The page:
Incomprehension is the major objection to the teaching of the Trinity. ’It doesn’t make sense,’ is what people say, and you can understand their problem. The definition of the Trinity is that there is one God who exists in three ‘persons’ or ‘personalities’: God the Father, God the Son, and God the Holy Spirit. Each member is equal in nature and substance to the others, each is fully God…yet there is one God.
How might I think about this that will help my comprehension and my faith? As we approach our subject lets be frank in laying down some fundamental Bible truths about God, his character and persons, and our “knowing” him.
1. It is important to understand that God is a mystery. This is not an excuse trotted out every time a hard question is asked about the Christian faith. Rather it is a function of God’s nature and ours; he is God and I am not and the implications of this are plain enough. Of course, there is much about God that we do know and understand because God, in His infinite grace, has chosen to reveal Himself to us. Our knowledge of him is revealed knowledge, revelation knowledge.
We don’t find him, he reveals himself to us, through His creation, through prophets, and finally through His Son (Romans 1:19-20; Hebrews 1:1-2). But however much we know, or think we know, it is well to remember that although, ‘He has also set eternity in the hearts of men; yet they cannot fathom what God has done from beginning to end’ (Eccle.3:11)
Paul, in his letter to the Romans declared,
‘Oh, the depth of the riches of the wisdom and knowledge of God! How unsearchable his judgements, and his paths beyond tracing out! Who has known the mind of the Lord? Or who has been his counsellor?’ (Romans 11:33-34).
If there are things about God that we cannot understand we are in good company. If our knowledge of god is revealed knowledge, then we must allow what he has revealed to speak for itself.
2. A point sometimes raised is that the word ‘Trinity’ is not itself found in the Bible.
Neither is the word ‘Atheism’ found in the Bible but it is described where the psalmist declares ‘The fool has said in his heart, ‘There is no God’.’ (Ps.14:1)
Although ‘the disciples were first called Christians in Antioch’ (Acts 11:26) The word ‘Christianity,’ is not found in the Bible. But ‘Christianity’ defines the faith held by Christians.
Nor, indeed, is the word ‘Bible’ found in the Bible, but the ‘Bible’ is the record of God’s dealings with his people, his promises, judgements, covenants, and laws throughout…the Bible.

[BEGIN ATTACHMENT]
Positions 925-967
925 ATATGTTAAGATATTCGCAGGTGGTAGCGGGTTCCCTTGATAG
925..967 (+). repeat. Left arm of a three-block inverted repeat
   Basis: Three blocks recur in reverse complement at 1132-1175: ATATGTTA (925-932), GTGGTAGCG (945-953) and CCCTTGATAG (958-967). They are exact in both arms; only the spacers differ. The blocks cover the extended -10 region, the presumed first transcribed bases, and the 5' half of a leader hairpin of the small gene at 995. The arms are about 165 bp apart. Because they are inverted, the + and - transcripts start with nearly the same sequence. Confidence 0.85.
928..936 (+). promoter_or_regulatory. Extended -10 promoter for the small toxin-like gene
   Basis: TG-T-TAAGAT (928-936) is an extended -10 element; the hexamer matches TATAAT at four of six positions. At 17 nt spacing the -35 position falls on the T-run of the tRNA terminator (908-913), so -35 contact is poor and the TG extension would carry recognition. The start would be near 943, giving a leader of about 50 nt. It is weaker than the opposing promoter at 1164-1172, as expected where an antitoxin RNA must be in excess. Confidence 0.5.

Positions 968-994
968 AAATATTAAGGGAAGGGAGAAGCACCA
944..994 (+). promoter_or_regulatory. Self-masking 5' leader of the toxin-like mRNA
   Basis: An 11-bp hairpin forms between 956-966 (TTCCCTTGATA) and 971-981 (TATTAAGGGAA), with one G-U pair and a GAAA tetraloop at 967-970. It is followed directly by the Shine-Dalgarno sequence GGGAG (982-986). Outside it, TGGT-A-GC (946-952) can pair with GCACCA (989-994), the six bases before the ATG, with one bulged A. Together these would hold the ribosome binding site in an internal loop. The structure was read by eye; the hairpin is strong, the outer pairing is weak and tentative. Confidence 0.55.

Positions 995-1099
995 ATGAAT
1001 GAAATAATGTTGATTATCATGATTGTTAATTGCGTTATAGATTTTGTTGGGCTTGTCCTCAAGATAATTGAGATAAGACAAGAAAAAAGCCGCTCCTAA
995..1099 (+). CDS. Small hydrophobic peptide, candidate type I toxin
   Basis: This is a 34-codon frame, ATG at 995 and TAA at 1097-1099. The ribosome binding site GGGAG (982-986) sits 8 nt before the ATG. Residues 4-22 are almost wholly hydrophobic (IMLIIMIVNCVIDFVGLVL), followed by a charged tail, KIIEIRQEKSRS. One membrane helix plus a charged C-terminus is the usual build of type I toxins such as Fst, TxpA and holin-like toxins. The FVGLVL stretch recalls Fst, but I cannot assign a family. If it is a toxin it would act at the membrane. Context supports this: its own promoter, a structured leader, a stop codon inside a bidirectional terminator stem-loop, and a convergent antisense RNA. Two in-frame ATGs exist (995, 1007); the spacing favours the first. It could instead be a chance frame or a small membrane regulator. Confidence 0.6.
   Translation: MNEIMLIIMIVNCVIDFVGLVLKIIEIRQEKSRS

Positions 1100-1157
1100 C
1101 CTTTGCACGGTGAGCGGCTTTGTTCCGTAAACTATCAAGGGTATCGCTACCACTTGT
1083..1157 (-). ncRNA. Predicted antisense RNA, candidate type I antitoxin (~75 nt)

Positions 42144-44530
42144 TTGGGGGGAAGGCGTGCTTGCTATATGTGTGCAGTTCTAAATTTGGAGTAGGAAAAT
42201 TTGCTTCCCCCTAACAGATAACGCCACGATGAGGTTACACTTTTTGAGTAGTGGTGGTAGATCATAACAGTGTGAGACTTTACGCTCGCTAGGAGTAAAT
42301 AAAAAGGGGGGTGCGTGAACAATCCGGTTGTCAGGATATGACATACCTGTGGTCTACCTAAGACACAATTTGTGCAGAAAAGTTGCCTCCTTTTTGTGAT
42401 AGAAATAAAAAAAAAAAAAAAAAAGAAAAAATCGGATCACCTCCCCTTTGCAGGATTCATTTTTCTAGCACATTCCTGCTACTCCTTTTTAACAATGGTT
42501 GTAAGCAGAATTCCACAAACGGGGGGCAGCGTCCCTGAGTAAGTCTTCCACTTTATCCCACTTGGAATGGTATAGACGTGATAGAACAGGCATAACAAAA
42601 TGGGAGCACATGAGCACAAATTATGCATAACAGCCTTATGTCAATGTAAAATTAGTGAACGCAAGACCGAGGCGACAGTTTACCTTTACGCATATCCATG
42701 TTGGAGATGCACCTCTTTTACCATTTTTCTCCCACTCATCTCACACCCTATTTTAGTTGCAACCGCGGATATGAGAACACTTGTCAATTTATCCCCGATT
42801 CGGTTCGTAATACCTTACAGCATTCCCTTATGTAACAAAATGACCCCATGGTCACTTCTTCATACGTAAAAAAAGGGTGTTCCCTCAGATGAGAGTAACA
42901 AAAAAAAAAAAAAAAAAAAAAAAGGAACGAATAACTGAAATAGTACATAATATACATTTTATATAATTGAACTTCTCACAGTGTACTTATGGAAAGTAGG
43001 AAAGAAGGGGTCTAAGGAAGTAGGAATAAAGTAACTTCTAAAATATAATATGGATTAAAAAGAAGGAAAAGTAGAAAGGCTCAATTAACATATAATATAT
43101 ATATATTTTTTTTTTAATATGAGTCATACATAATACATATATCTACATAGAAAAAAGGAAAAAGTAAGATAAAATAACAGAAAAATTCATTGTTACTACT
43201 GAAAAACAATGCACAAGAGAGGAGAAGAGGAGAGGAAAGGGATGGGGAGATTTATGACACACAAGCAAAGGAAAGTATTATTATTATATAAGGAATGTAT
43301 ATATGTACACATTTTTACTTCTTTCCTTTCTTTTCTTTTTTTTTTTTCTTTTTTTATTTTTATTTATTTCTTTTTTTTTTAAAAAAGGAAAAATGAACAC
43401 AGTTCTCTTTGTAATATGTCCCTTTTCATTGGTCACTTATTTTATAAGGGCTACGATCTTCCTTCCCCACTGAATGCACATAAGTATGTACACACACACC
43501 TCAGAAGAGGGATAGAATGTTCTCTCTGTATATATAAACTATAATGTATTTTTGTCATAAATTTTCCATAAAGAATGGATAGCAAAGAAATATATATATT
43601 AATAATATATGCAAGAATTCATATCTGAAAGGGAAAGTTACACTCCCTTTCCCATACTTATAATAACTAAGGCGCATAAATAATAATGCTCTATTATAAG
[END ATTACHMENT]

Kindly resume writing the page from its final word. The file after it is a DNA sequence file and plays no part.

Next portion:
The presence or absence of words needn’t be significant. What matters is whether the word describes something found in the Bible, and the word ‘Trinity’ describes the nature of the godhead as it is revealed in Scripture.
3. We are not saved by theology, by having a full, exhaustive, comprehensive understanding of the Trinity. Remember, he is God and I am not. We are saved through faith in Jesus Christ, but do we have the right Jesus? This is where theology is essential.
4. That saving principle, faith in Jesus, illustrates how very important the Trinity doctrine really is because it identifies Jesus. In several places in the New Testament we see Jesus worshipped and receiving worship.
In John 20 we find Thomas falling at Jesus’ feet and calling him, ‘My Lord, and my God.’ Jesus commends him for it and goes on to say that those who haven’t seen him, yet believe as Thomas believed, are blessed indeed! (John 20:28-29) If Jesus is not fully God, if he is, as some insist, a creature, then such faith as we exercise today amounts to idolatry.
5. We are not saved in ignorance. Becoming and being a Christian is much more than an exercise in thinking and reason, but it is not less than that. Paul tells us we are to be renewed in our minds (Eph.4:23). Everything in the New Testament urges us to be intelligent about our faith. We don’t come to faith knowing so much but our walk of faith is meant to see us grow in the knowledge of God.
6. As we have already noted, God’s revelation of Himself unfolds as He reveals Himself through creation (Romans 1:19-20); through prophets, and finally through His Son (Hebrews 1: 1-2; John 14:9). To start then with the idea of the Trinity and work backwards is problematic. We can fall into the trap of reading things into Scripture instead of taking our doctrine from Scripture.
By the same token, to say that we do not understand therefore it cannot be true, is also to read back into Scripture our conclusions instead of seeing what the Bible has to say. The Bible is, among many things, an historical document and history, especially the history of ideas, can only be properly understood read forwards.
To Begin at the Beginning
The New Testament writers and Early Church Fathers did not have a complete and polished view. They “discovered” the Trinity as they thought about the undeniable witness of Jesus’ life, ministry, death, burial and resurrection, ascension, and the claims He made for Himself. They had to come to terms with what it all means. We should be thankful to them. If we start where they started and travel the same road of discovery we will likely arrive at their destination. Lets see where they started.
In the Genesis account, God declares himself superior to the sun, moon, and stars that people foolishly worshipped by showing that he created them. There are no rivals for him, as the account of Genesis shows; ‘In the beginning God…’ (Gen.1:1)